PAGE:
• Summary of the validation information for the final product, service, or result.
  • Schedule objectives including whether results achieved the benefits that the project was undertaken to address. If the benefits are not met at the close of the project, indicate the degree to which they were achieved and estimate for future benefits realization.
  • Summary of how the final product, service, or result achieved the business needs identified in the business plan. If the business needs are not met at the close of the project, indicate the degree to which they were achieved and estimate for when the business needs will be met in the future.
  • Summary of any risks or issues encountered on the project and how they were addressed.


Project Management Template #14 - Scope Management Plan

The scope management plan is a component of the project management plan that describes how the scope will be defined, developed, monitored, controlled, and validated. The components of a scope management plan include:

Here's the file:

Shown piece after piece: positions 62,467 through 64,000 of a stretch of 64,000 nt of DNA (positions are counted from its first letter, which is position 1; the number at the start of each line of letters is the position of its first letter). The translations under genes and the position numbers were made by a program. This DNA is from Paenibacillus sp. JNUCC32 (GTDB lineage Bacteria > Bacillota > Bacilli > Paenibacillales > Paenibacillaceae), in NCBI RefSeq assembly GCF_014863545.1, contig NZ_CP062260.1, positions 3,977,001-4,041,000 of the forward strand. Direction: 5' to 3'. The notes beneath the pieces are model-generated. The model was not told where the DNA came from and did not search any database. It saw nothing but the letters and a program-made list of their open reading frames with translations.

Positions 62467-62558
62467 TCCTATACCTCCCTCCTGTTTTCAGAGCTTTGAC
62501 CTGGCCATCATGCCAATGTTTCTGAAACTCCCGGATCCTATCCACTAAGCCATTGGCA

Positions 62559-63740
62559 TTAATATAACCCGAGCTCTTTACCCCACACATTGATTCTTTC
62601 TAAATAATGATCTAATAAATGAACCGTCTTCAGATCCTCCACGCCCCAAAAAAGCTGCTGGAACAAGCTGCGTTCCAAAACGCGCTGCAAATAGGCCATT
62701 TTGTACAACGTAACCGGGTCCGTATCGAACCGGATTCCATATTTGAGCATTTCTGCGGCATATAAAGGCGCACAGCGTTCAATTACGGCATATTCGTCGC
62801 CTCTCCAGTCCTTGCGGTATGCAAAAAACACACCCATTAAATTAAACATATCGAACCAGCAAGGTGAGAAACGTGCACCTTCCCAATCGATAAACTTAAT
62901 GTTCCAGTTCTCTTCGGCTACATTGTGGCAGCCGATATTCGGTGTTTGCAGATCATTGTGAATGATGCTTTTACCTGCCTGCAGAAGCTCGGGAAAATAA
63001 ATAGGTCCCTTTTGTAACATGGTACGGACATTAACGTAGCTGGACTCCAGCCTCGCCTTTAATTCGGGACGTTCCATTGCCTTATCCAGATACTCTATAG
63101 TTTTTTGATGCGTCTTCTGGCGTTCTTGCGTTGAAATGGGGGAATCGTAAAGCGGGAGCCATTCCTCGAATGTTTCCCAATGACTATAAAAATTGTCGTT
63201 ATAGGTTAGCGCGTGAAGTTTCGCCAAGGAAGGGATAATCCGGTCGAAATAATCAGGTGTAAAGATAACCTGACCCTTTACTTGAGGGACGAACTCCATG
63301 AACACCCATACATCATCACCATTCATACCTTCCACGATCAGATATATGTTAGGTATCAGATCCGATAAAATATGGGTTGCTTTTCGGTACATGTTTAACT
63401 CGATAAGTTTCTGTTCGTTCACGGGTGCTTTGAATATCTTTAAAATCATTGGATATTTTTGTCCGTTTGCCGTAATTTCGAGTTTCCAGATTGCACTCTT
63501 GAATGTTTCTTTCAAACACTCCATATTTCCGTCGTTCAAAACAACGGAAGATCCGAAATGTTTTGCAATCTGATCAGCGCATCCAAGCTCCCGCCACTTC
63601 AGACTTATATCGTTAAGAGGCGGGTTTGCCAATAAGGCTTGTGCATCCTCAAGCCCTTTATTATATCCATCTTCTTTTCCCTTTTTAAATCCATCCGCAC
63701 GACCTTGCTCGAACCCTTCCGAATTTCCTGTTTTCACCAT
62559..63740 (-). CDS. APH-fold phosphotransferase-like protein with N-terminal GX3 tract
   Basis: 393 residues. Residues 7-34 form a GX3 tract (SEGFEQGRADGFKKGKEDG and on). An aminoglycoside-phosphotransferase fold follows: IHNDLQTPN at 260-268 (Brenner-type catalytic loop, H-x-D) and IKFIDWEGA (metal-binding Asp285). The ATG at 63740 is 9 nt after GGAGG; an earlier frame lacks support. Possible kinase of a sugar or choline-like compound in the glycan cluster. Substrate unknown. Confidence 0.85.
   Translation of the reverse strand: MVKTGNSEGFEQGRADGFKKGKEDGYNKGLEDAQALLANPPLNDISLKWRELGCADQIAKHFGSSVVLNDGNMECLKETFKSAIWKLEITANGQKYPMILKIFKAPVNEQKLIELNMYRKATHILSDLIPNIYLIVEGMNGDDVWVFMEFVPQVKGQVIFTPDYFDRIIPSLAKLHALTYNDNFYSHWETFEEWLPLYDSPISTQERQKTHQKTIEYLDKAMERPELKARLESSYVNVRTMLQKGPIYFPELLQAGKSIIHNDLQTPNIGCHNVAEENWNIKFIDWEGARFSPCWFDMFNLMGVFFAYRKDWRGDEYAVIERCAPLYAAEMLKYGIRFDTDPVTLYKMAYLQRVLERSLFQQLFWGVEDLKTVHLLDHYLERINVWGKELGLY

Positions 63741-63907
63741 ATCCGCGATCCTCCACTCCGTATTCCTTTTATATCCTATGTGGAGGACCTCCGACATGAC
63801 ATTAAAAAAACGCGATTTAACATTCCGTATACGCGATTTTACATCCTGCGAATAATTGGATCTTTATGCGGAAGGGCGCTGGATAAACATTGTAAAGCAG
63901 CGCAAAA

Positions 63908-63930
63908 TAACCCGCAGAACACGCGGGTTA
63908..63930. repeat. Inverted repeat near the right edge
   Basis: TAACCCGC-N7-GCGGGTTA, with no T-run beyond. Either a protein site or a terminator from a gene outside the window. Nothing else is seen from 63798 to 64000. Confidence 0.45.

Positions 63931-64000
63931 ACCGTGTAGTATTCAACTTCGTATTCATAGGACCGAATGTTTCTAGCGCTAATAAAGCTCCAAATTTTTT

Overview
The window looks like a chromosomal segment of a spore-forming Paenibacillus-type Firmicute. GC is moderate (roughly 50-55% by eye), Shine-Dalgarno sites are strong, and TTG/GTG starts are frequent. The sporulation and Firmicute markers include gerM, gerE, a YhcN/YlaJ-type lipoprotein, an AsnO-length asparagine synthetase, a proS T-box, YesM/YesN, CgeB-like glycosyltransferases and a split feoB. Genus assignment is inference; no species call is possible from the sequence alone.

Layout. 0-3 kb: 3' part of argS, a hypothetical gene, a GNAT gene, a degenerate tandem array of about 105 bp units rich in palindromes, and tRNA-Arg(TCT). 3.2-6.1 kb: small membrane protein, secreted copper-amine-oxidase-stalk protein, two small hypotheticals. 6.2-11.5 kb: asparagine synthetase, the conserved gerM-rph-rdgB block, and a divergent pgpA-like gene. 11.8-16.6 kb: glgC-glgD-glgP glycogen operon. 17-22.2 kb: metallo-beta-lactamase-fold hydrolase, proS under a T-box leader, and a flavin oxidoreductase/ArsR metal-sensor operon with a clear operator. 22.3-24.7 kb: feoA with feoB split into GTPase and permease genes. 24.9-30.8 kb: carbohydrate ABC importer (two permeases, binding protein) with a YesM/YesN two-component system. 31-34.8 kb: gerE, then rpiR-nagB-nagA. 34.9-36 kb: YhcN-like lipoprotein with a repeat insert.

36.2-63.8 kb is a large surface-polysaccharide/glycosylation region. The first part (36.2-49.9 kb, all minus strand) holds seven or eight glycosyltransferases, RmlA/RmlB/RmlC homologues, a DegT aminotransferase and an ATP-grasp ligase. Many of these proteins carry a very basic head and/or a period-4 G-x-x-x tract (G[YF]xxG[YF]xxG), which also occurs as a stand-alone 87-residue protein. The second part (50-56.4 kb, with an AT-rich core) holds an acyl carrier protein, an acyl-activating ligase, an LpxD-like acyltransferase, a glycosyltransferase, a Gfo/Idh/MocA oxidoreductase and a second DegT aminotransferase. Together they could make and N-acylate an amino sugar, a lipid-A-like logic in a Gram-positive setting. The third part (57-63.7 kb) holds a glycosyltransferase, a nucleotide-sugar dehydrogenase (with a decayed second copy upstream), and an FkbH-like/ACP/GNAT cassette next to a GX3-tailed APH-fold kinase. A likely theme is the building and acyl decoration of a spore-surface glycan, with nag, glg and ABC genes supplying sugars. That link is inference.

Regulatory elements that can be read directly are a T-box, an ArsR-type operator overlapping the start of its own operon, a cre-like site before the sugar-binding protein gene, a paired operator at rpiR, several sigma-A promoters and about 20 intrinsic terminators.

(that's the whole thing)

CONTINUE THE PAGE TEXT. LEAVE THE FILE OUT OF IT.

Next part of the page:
• Process for preparing a project scope statement
  • Process that enables the creation of the WBS from the detailed project scope statement
  • Process that establishes how the scope baseline will be approved and maintained
  • Process that specifies how formal acceptance of the completed project deliverables will be obtained.

The scope management plan can be formal or informal, broadly framed or highly detailed, based on the needs of the project.


Project Management Template #15 - Requirements Management Plan

The requirements management plan is a component of the project management plan that describes how project and product requirements will be analyzed, documented, and managed. According to Business Analysis for Practitioners:
A Practice Guide, some organizations refer to it as a business analysis plan. Components of the requirements management plan can include but are not limited to: